With only meager survival skill between them, will they survive these windswept shores and can they find love?

Megan and Seth’s time on the island is far from idyllic. Food is one of their concerns, and another is the problems with the local wild boars that aren’t afraid of people.

Excerpt (BTW, Seth is Australian):

Hearing an odd noise, Megan and Seth exchanged a worried glance. It sounded again.

Megan pulled down the corners of her mouth, spitting out one word, “Pigs.”

Seth’s eyes widened. “Bill.” He thrust the eggs into her hands, heading to the ladder on the side of the boat.

“Where are you going?” Megan asked.

“They’re in Bill’s ashes. After his bones.”

“You can’t charge boars barehanded. They have long, sharp tusks.” She frowned, as she wondered what else she could say to keep him on the boat. “The last time I ran across a wild pig, I had to climb a tree.”

He slammed his fist on the boat’s railing. “I should have taken them out last night and buried them.” Opening a chest, Seth took out a spear-gun. “You know how to use one of these?”

“No, I’ve only seen them on TV.” She set the eggs on the swivel chair.

“It’s just like on the box. You point and pull the trigger.” Seth demonstrated, loading it with a long spear with a wicked looking barb.

“What are you going to do?” She took the spear-gun.

Seth pushed the sharp end away from him. “I’m gonna make a bullroarer.” He brought out some heavy duty fishing line, tying a pointed weight to the end of it. “If I get charged, shoot. But try not to hit me.”

“I’ll try,” she said softly.

“Try a little harder than that, love.” He grinned as he climbed down the ladder.

Megan scurried over to the side and aimed the spear-gun at the pigs.

Seth rounded the bow of the boat. He called out with a thick accent, “Oy, get away from there, you miserable drongo.”

The boar grunted at him, sounding like “Huh?” The sow snorted, her piglets hiding behind her.

“Well come on, take a gander at the big Aussie.” He spread his arms wide as the boar snuffled, trying to scent him. Seth unwound the cord from the weight, spinning it over his head. The weapon started to hum until it turned into a very odd loud buzzing noise.

Alarmed by the noise, the pigs snorted and squealed.

“What a gas bag you are, you and your dirty grubs.” He moved closer to the hogs.

The female and the babies acted nervous, as if they didn’t want anything to do with that odd whirling noise overhead. With a last loud squeal of dismay, they ran off.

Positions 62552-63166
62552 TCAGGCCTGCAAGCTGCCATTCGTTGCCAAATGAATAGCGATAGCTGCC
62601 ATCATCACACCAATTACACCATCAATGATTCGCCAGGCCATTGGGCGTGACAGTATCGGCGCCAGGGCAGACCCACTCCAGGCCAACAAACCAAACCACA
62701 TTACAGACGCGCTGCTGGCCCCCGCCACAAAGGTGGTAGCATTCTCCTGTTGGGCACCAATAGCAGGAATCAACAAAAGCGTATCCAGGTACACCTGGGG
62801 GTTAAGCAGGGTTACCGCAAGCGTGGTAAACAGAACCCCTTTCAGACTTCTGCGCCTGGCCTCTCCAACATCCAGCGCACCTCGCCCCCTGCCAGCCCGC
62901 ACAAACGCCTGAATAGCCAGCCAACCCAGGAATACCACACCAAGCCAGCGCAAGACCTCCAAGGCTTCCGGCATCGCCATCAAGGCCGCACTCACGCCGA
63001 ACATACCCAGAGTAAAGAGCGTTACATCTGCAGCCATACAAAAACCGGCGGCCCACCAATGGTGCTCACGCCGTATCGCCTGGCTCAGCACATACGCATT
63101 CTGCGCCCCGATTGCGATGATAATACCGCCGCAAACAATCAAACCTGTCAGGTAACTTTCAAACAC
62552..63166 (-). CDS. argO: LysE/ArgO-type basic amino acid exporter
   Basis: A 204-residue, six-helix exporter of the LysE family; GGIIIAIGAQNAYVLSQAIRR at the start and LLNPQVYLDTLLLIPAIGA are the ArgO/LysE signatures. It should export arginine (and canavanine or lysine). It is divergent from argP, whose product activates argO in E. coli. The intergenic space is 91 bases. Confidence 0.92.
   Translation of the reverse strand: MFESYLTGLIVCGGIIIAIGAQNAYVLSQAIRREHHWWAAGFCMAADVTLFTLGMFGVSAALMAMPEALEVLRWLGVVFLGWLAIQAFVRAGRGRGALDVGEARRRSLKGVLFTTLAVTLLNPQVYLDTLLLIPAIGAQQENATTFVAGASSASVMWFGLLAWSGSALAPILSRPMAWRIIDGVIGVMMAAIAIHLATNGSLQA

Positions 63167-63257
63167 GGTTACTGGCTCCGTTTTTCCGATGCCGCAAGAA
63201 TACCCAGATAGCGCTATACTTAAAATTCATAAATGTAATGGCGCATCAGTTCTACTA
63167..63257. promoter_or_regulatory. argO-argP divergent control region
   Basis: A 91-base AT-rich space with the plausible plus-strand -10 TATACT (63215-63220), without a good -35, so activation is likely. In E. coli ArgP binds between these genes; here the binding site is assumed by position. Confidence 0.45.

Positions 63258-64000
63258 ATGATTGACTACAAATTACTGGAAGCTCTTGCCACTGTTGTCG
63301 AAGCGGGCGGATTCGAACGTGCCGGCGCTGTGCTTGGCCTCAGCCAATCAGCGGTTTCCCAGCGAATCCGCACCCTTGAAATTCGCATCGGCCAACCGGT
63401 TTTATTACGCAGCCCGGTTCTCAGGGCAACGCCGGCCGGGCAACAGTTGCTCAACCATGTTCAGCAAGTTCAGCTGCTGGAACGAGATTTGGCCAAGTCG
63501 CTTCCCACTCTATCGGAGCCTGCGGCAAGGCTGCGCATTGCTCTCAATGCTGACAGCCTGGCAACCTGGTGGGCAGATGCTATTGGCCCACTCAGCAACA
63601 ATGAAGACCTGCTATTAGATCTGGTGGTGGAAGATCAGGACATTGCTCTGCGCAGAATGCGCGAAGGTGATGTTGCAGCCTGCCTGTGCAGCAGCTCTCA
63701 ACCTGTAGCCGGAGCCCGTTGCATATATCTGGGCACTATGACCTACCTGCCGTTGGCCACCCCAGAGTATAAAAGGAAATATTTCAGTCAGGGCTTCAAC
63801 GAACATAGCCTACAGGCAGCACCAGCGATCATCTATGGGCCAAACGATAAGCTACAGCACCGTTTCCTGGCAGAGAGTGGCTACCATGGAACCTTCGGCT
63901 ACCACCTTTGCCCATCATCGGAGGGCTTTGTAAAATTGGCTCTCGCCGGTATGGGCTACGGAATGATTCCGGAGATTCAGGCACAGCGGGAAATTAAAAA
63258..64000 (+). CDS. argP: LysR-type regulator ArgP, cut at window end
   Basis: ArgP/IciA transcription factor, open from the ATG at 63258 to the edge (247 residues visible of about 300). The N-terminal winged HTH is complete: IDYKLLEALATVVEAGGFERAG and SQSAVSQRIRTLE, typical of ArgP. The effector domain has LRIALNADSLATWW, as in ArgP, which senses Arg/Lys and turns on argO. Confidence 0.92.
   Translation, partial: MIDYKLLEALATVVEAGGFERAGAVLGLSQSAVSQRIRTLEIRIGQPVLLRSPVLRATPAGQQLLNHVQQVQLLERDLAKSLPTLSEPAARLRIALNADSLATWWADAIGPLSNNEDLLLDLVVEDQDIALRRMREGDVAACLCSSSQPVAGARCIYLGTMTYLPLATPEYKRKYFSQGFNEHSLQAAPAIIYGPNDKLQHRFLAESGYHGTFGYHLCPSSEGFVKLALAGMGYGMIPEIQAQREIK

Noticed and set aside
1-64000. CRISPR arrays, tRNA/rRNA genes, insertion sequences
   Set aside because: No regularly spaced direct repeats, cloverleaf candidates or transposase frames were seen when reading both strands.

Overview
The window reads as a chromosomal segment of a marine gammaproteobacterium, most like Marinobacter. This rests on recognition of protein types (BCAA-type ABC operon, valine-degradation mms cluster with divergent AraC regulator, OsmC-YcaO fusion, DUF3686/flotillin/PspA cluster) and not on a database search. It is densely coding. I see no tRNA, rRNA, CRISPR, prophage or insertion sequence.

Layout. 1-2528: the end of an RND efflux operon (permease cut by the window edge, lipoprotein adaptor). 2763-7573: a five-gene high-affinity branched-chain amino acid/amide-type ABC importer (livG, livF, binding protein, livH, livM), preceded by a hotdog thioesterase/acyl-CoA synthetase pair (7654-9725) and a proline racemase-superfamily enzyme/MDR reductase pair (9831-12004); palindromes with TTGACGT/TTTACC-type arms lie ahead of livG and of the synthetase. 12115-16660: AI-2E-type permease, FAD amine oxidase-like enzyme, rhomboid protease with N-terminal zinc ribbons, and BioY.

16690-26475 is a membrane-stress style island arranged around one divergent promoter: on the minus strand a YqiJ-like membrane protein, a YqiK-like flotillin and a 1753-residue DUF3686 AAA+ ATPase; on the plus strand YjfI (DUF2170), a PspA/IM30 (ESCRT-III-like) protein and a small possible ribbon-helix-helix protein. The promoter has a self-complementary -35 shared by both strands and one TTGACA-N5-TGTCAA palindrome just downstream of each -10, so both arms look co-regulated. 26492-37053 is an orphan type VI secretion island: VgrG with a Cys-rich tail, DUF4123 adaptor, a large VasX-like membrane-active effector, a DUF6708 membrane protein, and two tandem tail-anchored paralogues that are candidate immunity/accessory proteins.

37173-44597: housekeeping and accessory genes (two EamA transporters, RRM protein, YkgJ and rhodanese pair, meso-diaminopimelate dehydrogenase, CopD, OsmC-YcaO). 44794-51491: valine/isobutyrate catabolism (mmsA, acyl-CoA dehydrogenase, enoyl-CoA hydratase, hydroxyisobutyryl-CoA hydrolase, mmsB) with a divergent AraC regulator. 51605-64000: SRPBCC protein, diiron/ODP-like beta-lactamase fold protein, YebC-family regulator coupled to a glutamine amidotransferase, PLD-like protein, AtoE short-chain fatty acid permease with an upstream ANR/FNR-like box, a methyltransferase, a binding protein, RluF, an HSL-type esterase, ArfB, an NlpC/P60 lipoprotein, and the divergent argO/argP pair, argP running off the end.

The boar didn’t budge but pawed the ground.

“Seth, the boar is going to charge,” Megan warned. She kept a bead on it with the spear-gun.

“Steady now, Megz.” He edged closer to the boar. “Oy, you great big wanker, your missus left and so should you.”

The boar squealed and charged. Megan screamed. The spear-gun went off.


For the first time available as a trade paperback:
Trade paper back UK:
For the Kindle US:
For the kindle UK:

Janice Seagraves’s website:
Janice Seagraves’s blog:

Cindy here again!

Great excerpt, Janice! My family has never seen that side of the Bahamas. But they have tried boar. I think my niece actually liked it.

Until next time…


I, Sexy Robot

Welcome to my blog! Today I have an intriguing post by Kara Ashley Dey about robots. And the possibility of transferring our consciousness into a robot body. There’s also a give away!

Here’s Kara!

At some point NASA will face the truth: fleshy water bags are not meant to travel the vast, scary void called space. We humans will need a new plan, a new vehicle that doesn’t wrap us up tight like sardines or put us in time-wasting super-sleep until we reach our destination. The vehicle just might become our very bodies–made of the strongest metals, the most durable circuitry, and the longest lasting energy sources. Personally, I believe the strides in AI, social networking, DNA and gene mapping, and computer capabilities point to the probability we will travel the universe in robot bodies, our consciences having been transferred into compatible programs that will preserve our identities through the long trek to our next Eden.

We may have one universal body that directs a select amount of robots to do important jobs while we hurl through space. We may live in a virtual reality similar to the Matrix, so that we do not go mad during the 2,000-year trek. Or we may have individual bodies that work on physical repairs to our ship and that solve foreseeable problems as we come closer to our destination. For example, say tomorrow we figure out how to upload our consciousness into a computer. At this point in our evolution we may not know how to transfer our consciousness back into a fleshy water-bag. But give our computer-enhanced intellects 2000 years and I am pretty sure we will cross that bridge, no problem, when we get there. If we really want to transfer back into flesh, that is.